Faith continues to dominate American politics, as Democrats and Republicans battle over religion and its surrounding issues. Some of these include: abortion, aid to parochial schools and religious colleges, and even animal sacrifice.
But apparently, this is more a question of rhetoric than practice, as churches are closing at rapid numbers in the US, researchers say. Congregations are dwindling across the country and a younger generation of Americans abandon Christianity altogether.
With the pandemic speeding up a broader trend of Americans turning away from Christianity, researchers say the closures will only have accelerated.
“The closures, even for a temporary period of time, impacted a lot of churches. People breaking that habit of attending church means a lot of churches had to work hard to get people back to attending again,” said Scott McConnell, executive director at Lifeway Research.
“In the last three years, all signs are pointing to a continued pace of closures probably similar to 2019 or possibly higher, as there’s been a really rapid rise in American individuals who say they’re not religious.”
Protestant pastors reported that typical church attendance is only 85% of pre-pandemic levels, McConnell said, while research by the Survey Center on American Life and the University of Chicago found that in spring 2022 67% of Americans reported attending church at least once a year, compared with 75% before the pandemic.
But while Covid-19 may have accelerated the decline, there is a broader, long-running trend of people moving away from religion. In 2017 Lifeway surveyed young adults aged between 18 and 22 who had attended church regularly, for at least a year during high school. The firm found that seven out of 10 had stopped attending church regularly.
The younger generation just doesn’t feel like they’re being accepted in a church environment or some of their choices aren’t being accepted.
Some of the reasons were “logistical”, McConnell said, as people moved away for college or started jobs which made it difficult to attend church.
“But some of the other answers are not so much logistics. One of the top answers was church members seem to be judgmental or hypocritical,” McConnell said.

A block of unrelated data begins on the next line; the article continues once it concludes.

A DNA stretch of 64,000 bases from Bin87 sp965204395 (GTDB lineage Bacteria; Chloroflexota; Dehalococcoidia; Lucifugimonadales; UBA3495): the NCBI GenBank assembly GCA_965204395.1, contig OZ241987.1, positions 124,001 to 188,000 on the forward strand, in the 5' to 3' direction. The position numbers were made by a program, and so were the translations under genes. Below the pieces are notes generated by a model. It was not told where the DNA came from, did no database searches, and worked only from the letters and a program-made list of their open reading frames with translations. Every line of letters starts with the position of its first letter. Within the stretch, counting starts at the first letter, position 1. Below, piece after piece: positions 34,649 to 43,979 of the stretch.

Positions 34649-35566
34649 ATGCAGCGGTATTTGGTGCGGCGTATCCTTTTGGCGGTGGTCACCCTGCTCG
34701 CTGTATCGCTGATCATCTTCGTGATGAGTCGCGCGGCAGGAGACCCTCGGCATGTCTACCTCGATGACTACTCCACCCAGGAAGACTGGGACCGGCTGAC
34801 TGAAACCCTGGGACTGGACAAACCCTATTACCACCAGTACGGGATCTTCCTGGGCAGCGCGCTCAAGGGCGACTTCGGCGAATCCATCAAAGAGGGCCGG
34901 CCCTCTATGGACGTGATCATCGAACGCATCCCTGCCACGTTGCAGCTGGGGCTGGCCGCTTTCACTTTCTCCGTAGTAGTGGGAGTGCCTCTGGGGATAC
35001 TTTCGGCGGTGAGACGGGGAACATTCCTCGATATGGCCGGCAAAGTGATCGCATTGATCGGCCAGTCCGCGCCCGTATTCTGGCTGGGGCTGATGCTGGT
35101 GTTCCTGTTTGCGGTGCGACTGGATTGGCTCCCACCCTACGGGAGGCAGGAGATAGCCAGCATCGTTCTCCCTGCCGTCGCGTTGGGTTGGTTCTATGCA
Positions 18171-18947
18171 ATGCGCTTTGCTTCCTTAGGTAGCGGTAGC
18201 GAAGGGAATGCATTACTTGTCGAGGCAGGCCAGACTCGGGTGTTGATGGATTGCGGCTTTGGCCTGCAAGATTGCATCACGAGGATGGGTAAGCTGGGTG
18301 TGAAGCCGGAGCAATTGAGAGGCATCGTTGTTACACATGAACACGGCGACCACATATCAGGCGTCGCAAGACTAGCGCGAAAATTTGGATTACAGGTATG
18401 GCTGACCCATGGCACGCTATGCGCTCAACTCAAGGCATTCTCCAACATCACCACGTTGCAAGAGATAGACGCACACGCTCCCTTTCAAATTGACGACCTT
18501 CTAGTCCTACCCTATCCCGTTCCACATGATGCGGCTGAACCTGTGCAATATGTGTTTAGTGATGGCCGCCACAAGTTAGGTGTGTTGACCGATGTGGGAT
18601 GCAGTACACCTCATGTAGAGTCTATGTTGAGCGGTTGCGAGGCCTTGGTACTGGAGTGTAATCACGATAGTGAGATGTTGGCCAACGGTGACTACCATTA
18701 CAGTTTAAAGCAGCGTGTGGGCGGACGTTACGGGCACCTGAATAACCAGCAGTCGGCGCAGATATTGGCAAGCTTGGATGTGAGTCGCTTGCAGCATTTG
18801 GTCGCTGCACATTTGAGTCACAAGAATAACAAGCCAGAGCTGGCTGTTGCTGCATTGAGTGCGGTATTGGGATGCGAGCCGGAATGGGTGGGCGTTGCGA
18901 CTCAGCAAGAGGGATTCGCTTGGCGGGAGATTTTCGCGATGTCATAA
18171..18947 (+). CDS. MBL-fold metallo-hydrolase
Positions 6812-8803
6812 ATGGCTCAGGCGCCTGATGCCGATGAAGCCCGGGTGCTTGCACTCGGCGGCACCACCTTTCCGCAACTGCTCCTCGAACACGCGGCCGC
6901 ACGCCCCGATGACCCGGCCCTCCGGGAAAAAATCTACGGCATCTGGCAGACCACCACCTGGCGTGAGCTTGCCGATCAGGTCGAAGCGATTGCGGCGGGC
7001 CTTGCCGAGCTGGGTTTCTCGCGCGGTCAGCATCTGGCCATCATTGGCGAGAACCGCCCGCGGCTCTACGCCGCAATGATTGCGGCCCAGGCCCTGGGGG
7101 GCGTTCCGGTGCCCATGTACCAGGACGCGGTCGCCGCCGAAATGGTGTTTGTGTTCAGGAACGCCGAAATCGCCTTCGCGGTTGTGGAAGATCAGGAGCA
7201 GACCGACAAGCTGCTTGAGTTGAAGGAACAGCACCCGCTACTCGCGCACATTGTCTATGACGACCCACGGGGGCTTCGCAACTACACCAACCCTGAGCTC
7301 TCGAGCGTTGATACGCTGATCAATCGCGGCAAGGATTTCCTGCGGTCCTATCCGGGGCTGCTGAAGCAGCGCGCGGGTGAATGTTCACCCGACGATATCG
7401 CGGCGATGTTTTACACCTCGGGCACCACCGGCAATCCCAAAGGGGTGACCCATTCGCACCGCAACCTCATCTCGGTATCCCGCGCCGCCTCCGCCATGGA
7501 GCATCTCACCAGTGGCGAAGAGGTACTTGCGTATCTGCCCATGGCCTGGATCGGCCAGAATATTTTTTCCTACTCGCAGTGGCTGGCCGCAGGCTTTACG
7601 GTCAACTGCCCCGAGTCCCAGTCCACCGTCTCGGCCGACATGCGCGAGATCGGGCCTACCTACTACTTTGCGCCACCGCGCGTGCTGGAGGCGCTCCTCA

“And so, the younger generation just doesn’t feel like they’re being accepted in a church environment or some of their choices aren’t being accepted by those at church.”
About a quarter of the young adults who dropped out of church said they disagreed with their church’s stance on political and social issues, McConnell said.
A study by Pew Research found that the number of Americans who identified as Christian was 64% in 2020, with 30% of the US population being classed as “religiously unaffiliated”. About 6% of Americans identified with Judaism, Islam, Hinduism and Buddhism.
“Since the 1990s, large numbers of Americans have left Christianity to join the growing ranks of US adults who describe their religious identity as atheist, agnostic or ‘nothing in particular’,” Pew wrote.
“This accelerating trend is reshaping the US religious landscape.”
In 1972 92% of Americans said they were Christian, Pew reported, but by 2070 that number will drop to below 50% – and the number of “religiously unaffiliated” Americans – or ‘nones’ will probably outnumber those adhering to Christianity.
In the Catholic church, in particular, the sexual abuse scandal may have driven away people who had only a tenuous connection to the faith.
“A church will go through a life cycle. At some point, maybe the congregation ages out, maybe they stop reaching young families.
“If the church ages and doesn’t reach young people, or the demographics change and they don’t figure out how to reach the new demographic, that church ends up closing.
“Yes, there’s financial pressures that will close a church, but oftentimes, it’s more that they didn’t figure out how to change when the community changed, or they didn’t have enough young people to continue the congregation for the next generation.”